New report authored by former Treasury economist calls for 30,000 additional homes for later living every year to boost mental and physical health of older people.
Churchill Retirement Living is pleased to support the launch of an important new piece of research on the benefits of retirement living – “Happier and Healthier”
The report is authored by former Treasury economist Chris Walker, as part of a major research project for Homes for Later Living, a new consortium of housing providers who specialise in homes designed for older people. Homes For Later Living exists to promote greater choice, accessibility and quality of housing for our ageing population, and its supporters include Churchill Retirement Living and the Home Builders Federation (HBF).
The “Happier and Healthier” report includes the following new analysis and key figures:
1. People living in specialist retirement homes typically experience reduced health risks, contributing to fiscal savings to the NHS and social care services of c. £3,500 per person per year
2. Building 30,000 more retirement dwellings every year for the next 10 years could generate fiscal savings across the NHS and social services worth £2.1bn per year;
3. Using established national well-being criteria for happiness and life satisfaction, an average person aged 80 feels as good as someone aged 10 years younger after moving from mainstream housing to housing specially designed for later living.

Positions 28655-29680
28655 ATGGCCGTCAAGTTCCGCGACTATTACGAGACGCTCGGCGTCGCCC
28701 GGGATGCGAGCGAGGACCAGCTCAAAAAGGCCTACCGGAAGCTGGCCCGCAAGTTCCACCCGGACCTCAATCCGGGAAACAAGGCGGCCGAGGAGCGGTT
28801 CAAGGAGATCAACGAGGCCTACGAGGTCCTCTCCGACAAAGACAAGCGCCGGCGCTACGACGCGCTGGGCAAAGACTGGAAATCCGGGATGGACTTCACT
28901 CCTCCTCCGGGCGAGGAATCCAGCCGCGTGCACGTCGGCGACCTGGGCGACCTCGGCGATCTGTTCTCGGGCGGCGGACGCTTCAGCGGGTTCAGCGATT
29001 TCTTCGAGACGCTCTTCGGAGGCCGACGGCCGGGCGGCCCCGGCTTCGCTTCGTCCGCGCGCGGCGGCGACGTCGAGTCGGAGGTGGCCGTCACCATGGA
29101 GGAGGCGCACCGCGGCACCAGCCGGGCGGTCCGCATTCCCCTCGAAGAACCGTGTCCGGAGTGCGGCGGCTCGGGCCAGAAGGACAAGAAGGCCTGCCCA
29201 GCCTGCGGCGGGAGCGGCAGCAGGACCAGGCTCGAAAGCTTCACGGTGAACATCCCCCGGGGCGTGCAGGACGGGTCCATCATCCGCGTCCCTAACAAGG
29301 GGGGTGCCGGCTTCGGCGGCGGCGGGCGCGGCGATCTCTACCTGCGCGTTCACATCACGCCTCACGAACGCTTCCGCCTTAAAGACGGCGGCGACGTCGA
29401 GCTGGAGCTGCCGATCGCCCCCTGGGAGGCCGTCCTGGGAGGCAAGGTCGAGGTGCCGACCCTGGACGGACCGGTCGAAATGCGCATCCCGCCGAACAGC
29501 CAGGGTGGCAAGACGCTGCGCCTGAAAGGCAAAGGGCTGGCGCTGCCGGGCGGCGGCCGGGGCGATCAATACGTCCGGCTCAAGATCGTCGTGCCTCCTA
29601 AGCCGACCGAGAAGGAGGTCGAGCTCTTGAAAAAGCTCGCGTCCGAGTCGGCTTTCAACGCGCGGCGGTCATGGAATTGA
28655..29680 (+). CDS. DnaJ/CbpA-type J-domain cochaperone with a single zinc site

John Slaughter, spokesman for Homes for Later Living, said:
There is currently a severe shortage of suitable housing for the growing numbers of people in retirement. The consequences are severe, both to the NHS, which will be under increased financial pressure from falls related injuries, and to individuals who are often living alone in mainstream housing that is unsafe, unsuitable and unhealthy. This is where they are most likely to suffer from physical and mental health problems.
Rachael Maskell MP, Chair of the All Party Parliamentary Group for Ageing and Older People, said:
“As people in the UK get older, there is currently a severe shortage of housing being built specifically for those in later life. The result is that many older people are often living alone in substandard accommodation, where they are more likely to suffer from falls, loneliness and dementia.
"This is why we urgently need more specialist retirement housing. Building more homes across all tenures for later living every year would give people more choice and flexibility on how they live their lives."